Art Therapy Reflection – Garden of Eden

In the pursuit of upgrading myself to be a better educator, practitioner, artist and a human being, I am undertaking an art therapy course. Though there are familiar concepts, theories and names such as Carl Jung and Howard Gardner, I didn’t know a whole lot more could be unearthed from just a few weeks of lesson.

I promise not to ramble on theories or steps of developments or draw diagrams of parts of the brains ;) I really should start on my assignment, due next Monday but here I am. Yes, I am also studying (2-year degree) part-time on top of working full-time. Educator by day, and student by night. At times, I am caught up with a lot of stuff, hence my posts are brief. By nature, I am a chatterbox and my posts are really, really long. Thank goodness this 10-session art therapy course is only twice a month (planned as such to cater to our busy schedules).

On top of learning “dry” stuff, we do have practicals. This was the first exercise we did. Eyes closed, the sweet and calming voice of the art therapist instructed us to imagine a door. We were told to observe the door before entering it. On the right, there is a shelf. Given ample time to think of where we are and how our surroundings look like, we then opened our eyes and started drawing. Here’s mine.

Art Therapy

Look at the different mushrooms on the shelves. Well at that point in time, I really wanted to cook Tom Yum clear soup, with nothing but mushrooms and perhaps fish fillet. The rabbits, cats and butterflies are in a garden. All I wanted was to see my favourite animals and pets enjoying the soft sun rays in heaven.

I was picked to share. As this was the first exercise, I really didn’t know what to expect. Before anything else, you should know that the attendees are none other than my colleagues – some I’m very comfortable with, some are just colleagues – and my boss. Yup. This being the first lesson, it was a little bit uncomfortable, but a social butterfly, I tried to keep an open mind. I’m here to learn. I’m here to gain as much as possible. I guess the therapist must have sensed my hesitance, for she prompted questions. See, the mushrooms on the shelves were straightforward. The harder part was reasoning why the animals are there.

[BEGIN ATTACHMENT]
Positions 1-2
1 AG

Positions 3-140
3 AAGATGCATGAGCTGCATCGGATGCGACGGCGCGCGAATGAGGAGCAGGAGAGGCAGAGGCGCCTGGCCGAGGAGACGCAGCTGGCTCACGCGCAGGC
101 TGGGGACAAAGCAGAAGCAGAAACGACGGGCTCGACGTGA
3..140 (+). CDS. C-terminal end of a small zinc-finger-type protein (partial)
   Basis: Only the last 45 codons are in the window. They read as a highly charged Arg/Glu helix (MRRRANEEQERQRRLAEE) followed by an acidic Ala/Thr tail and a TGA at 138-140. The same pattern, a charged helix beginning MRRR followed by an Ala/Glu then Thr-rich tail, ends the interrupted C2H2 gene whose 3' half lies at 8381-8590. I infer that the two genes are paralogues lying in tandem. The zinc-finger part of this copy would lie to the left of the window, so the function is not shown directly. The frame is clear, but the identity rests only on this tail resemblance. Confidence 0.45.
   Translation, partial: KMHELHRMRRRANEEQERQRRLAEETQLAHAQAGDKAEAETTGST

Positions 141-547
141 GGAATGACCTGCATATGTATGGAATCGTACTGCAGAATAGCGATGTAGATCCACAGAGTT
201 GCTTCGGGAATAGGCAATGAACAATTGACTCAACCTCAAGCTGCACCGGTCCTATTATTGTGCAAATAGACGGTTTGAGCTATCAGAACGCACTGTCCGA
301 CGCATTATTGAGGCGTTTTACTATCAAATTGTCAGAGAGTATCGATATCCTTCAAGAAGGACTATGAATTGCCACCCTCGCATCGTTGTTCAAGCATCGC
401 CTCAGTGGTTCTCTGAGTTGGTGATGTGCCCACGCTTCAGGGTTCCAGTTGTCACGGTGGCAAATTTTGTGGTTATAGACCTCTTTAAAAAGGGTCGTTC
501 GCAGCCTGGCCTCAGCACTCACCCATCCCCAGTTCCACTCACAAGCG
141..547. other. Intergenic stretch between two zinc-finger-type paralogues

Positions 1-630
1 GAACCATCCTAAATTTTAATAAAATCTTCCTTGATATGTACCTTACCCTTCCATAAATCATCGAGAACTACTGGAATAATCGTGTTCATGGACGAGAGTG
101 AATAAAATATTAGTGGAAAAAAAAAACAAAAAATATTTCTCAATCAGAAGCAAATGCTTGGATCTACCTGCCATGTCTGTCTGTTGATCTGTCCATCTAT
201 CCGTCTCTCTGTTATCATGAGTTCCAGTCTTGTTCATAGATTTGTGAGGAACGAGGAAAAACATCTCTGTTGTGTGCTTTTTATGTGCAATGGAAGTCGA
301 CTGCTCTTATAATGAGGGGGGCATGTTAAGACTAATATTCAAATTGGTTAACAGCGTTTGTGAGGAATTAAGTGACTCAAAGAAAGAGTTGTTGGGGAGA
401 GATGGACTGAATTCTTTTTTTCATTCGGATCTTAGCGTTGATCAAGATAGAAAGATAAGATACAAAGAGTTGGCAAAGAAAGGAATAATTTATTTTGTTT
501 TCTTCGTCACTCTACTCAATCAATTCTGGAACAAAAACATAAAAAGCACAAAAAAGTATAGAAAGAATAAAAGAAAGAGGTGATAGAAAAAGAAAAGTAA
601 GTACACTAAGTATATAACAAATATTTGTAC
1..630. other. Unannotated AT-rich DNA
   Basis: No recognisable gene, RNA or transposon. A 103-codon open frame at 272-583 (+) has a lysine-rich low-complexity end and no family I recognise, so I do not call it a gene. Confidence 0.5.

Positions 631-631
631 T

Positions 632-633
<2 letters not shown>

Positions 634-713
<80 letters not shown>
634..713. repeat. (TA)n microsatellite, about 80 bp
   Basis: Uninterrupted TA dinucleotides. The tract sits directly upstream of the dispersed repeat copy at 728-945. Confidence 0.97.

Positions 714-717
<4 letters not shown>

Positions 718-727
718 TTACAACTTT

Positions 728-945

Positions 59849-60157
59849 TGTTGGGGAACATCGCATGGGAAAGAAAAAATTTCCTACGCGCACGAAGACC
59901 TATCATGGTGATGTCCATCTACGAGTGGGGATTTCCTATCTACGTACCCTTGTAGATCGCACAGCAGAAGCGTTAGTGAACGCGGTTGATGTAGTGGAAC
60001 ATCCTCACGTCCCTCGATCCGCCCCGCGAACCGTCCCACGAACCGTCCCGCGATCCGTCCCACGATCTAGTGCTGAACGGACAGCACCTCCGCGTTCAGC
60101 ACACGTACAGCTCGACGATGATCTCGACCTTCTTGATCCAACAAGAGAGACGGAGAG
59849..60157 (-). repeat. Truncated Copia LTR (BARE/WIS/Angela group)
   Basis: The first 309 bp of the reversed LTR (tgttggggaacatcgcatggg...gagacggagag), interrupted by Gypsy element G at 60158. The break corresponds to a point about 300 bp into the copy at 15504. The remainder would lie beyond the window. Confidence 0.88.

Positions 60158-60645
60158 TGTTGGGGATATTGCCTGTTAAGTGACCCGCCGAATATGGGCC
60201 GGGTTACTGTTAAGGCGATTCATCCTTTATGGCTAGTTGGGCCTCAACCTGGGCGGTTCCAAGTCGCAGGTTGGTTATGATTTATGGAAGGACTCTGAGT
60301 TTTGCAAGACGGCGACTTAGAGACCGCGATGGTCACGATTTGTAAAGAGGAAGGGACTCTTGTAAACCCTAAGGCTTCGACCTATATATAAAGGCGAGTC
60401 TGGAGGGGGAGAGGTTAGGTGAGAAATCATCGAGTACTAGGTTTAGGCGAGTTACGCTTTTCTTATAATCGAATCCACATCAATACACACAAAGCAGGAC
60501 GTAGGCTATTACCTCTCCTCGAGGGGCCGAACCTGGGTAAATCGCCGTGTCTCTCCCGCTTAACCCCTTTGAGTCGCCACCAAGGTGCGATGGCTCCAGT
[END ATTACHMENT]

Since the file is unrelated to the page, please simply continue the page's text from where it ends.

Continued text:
Slowly, tactfully and perfectly, the therapist unearthed my subconscious emotions. The three cats are my pets. And I wish for them to be happy. The rabbits were my pets. The butterflies are what I chose – since about 7 years ago – to represent myself. This may seem “easy” but there’s more to it. I couldn’t believe it myself but I cried while sharing…

See days ago (in December 2012), a cat was believed to have been abused. The picture went viral and was circulating in Facebook, etc. The cat’s eyes were bloody and out of its head. He suffered. A lot. I was so affected that I cried for an hour upon reading about it the night before and of course when I shared this. The tears didn’t last for an hour, thank goodness. My colleague got me an entire tissue box though. Nope, didn’t empty it. This artwork is what I wish for the cat to be: in a better place – Heaven. My three cats are supposed to be his angels up there, though they’re still alive, breathing, and running around like monkeys.

Next, the rabbits. When I was nine, my dad got two rabbits for us. I named them after Power Rangers characters Kimberly (white fluffy fur) and Tommy (white and grayish black). Funny, but Tommy got pregnant! Hahaha they kept breeding and breeding, from 8 to 9, etc. It became a problem, as our kitchen (we caged them there) would stink from the pool of blood after Tommy (quit laughing!) gave birth. One day when I came home from school, they were gone. I never had the chance to say goodbye. All I know (until now) is they became “difficult”. I mean, I know they outgrew the cage and all, but this piece of artwork somehow made me realise that part of me is missing.

The therapist asked if I have talked to my dad about this, asking him why didn’t he talk to me or at least discuss about giving them away, etc. Not wanting to drag the whole thing, I lied and said I have. Truth be told, when I was a teen, my dad somehow stopped talking to me. He just didn’t. I guess he doesn’t know how to deal with teenagers. I don’t know. Now that I’m an adult, yes we do engage in conversations. In fact, my partner thinks my dad is normal. Well yeah. So anyway, to cut the story short, I will surface this matter oneee dayyy. I really had a strong emotional attachment with Tommy and Kimberly. My dad and I would spend the afternoons with them on the land behind our house. I’d be there in my battery-operated car driving alongside them. I miss them. Ok now I feel like crying.

I guess as a child, I felt the lost, but have never concretised these feelings. They are suppressed somewhere beneath, that were only unearthed during this art therapy course. So after 16 years, I know how I feel. I’m sure there are other things. Part of me feel intimidated, but the other part can’t wait for the revelations ;)

What I’ve learnt: Art therapy is the concretisation of feelings externally.

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